High-Tech and High-Touch: Evolution in the Insurance Business
By: Bernie Kurtzweil
When I first started in the insurance industry in the mid ’80s, the technology we used was dummy green-screen monitors and fax machines, which often failed when moving pages through the scanner at the blazing rate of a page per minute. I called the dictation pool on my desk phone to compose letters and spent much of the day on the phone discussing deals and returning calls missed during meetings.
If anyone remembers endorsements being typed in carbon triplicate on preprinted forms, you recall that the processes were manual, and much time was spent correcting mistakes found during the laborious process of quality controlling the documents and related correspondence.
Before too long, fax machines got better, marginally more reliable and ultimately smaller. As copy machines entered the workplace, carbon copies disappeared. We’d joke about how efficient those machines were as we waited hours and sometimes days for the copy machine repair mechanics to show up and fix them again.
I still remember getting a desktop PC. With it came external email for the first time. I remember thinking it would help me be more efficient, as I could then communicate and document the file at the same time. The big question was: What would be the future of the telephone?
In the early to mid-’90s, along came the internet, modems and the World Wide Web. Waiting for pages to load was excruciating, and, like many at the time, I ignored the “working” message and kept hitting “enter” thinking that would help. It never did.
Insurance enters the digital age
As the web evolved with applications and content, this technology delivered an incredible breakthrough for the insurance professional. The internet has become a go-to resource in the insurance industry, as it is for everyone. As long as you consider the source and follow the information and knowledge with a degree of skepticism and timing, the ability to research, learn and understand most topics, industries and specific businesses is by far the greatest leap in technology for insurance underwriting.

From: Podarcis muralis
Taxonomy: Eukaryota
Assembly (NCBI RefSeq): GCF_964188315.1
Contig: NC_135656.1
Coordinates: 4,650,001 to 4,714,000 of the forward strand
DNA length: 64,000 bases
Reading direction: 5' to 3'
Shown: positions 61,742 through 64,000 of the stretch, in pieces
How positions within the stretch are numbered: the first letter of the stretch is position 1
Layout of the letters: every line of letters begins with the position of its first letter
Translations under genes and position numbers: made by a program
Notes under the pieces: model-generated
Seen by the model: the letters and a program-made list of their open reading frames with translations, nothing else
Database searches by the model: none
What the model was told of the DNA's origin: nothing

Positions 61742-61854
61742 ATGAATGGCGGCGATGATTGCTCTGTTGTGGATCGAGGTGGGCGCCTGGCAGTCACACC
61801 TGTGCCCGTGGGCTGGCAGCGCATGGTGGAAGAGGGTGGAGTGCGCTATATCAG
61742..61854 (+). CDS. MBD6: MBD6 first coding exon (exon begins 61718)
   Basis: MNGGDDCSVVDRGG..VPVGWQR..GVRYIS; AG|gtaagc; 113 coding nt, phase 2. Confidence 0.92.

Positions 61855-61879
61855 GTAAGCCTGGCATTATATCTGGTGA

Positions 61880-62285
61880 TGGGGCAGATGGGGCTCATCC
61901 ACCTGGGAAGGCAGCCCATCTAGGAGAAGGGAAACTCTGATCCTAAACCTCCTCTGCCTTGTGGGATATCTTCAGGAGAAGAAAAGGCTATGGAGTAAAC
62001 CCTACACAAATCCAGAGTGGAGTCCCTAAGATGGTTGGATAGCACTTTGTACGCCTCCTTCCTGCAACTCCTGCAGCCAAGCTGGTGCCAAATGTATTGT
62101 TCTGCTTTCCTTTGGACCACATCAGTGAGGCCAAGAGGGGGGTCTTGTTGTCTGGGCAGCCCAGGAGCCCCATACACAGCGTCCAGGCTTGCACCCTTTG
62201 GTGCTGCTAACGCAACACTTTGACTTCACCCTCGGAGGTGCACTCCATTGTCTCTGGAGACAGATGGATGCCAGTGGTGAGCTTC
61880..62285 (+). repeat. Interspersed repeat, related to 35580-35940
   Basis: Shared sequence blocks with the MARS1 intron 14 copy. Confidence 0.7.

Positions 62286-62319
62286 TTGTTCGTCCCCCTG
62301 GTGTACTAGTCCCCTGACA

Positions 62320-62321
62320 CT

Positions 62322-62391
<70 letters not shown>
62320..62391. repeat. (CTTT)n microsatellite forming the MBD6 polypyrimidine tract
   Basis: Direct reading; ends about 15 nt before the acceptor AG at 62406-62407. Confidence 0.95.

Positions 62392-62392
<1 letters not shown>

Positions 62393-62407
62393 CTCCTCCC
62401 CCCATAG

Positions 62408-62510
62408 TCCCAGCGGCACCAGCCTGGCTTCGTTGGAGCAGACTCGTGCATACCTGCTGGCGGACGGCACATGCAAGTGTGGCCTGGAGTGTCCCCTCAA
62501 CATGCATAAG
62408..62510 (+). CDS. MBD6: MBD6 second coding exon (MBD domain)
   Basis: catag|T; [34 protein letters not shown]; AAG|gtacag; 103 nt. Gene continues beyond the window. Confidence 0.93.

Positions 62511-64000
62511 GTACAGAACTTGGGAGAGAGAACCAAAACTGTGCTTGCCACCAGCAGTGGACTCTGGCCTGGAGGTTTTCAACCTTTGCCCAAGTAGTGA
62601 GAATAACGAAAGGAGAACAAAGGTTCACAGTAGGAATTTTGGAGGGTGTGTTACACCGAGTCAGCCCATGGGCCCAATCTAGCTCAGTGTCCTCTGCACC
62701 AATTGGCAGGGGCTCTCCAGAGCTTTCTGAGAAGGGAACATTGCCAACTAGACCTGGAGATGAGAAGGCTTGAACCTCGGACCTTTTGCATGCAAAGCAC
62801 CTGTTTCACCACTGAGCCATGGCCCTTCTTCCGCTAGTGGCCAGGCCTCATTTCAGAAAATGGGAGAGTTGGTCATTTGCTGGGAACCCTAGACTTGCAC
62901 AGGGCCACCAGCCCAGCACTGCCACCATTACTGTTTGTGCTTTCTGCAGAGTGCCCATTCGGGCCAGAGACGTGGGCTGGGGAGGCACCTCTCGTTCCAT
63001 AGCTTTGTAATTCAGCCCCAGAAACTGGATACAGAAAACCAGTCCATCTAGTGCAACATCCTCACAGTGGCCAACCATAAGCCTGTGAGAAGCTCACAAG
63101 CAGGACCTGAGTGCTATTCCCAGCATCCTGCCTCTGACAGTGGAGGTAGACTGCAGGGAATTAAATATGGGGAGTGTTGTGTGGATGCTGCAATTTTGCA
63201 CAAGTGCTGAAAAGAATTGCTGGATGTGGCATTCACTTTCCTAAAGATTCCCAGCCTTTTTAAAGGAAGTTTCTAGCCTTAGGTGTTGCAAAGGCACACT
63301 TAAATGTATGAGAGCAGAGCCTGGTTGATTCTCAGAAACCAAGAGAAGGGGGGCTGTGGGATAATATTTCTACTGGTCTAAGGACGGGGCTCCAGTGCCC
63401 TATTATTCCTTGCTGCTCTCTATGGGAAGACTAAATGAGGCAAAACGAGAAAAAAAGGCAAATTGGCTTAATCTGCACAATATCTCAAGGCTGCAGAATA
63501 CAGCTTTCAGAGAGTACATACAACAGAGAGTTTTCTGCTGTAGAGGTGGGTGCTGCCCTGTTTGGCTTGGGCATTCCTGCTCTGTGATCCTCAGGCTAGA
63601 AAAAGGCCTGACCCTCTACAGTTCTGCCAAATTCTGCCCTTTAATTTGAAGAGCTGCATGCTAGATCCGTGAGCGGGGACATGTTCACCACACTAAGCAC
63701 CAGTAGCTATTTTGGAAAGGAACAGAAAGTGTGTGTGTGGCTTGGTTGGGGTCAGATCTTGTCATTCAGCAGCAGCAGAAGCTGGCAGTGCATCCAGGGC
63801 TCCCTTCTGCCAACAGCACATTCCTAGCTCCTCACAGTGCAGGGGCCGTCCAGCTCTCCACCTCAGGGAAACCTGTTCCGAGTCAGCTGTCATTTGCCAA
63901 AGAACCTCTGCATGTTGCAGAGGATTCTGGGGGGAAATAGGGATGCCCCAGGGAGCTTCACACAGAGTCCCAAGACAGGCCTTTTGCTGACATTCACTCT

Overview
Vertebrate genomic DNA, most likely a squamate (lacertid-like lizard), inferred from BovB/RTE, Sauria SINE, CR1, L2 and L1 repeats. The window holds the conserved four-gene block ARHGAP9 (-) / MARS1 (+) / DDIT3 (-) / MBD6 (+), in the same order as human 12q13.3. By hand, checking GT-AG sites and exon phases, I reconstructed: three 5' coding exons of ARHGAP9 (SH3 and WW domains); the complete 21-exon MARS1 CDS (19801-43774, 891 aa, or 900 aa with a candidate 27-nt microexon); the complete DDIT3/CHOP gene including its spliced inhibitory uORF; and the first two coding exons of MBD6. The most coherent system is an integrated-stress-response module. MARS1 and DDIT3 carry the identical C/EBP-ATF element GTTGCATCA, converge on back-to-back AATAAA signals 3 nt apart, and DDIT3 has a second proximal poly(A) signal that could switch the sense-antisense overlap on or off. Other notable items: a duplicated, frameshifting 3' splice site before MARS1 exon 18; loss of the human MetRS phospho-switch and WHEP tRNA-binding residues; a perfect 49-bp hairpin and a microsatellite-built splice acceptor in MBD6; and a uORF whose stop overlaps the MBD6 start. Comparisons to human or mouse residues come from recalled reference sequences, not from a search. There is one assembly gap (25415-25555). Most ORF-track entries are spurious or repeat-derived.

As for the earlier question — “What will happen to the phone?” — the greatest irony had occurred along the way. The internet was built to rely upon the vast phone network to keep civilization connected, should a nuclear war threaten mankind’s existence.
Now, the internet continues to absorb the functions of telephones and smartphones in forms such as Zoom, Teams, WebEx, WhatsApp and the vast list of other connectivity apps out there. In the field, our mobile devices allow us to share pictures and communicate with clients anywhere.
Other forms of tech are now reshaping the insurance industry: notably, predictive analytics, big data and mapping capabilities. Predictive analytics uses large volumes of data to find patterns of opportunity in the risk selection role of underwriting and the pricing of individual risks, relying upon portfolio metrics. Big data is scoured for predictable patterns and competitive advantages.
Mapping applications, such as Google Maps and Google Earth, have given us an unprecedented ability to see and assess the sites we insure. Digital photography allows us to maintain up-to-date images of properties and can even be overlaid with satellite imagery. Sites that once were remote and difficult to reach now are as familiar to us as our own offices.
Some things will never change
We have come a long way with technology in the insurance industry over the past 30 years, and I can only imagine what the next three decades will bring. My advice to those in the industry is to not lose sight of what’s essential: Insurance is, and should always remain, a personal business built on trust and relationships. The most important skill we have is listening. This skill will always help buyers solve risk management and risk financing needs and navigate the landscape of risk in a changing world.
While the methods we use to communicate and make decisions are constantly changing, we’ll never stop engaging with people to understand their needs, challenges, motives and hot buttons. My personal maxims: Ask questions when you don’t understand something. Help others find solutions to the challenges they face. Constantly learn and share with others.
Technological evolution is inevitable. But maintaining human contact, along with bringing focused insurance solutions, will always remain a priority in the eyes of insureds, brokers and insurers.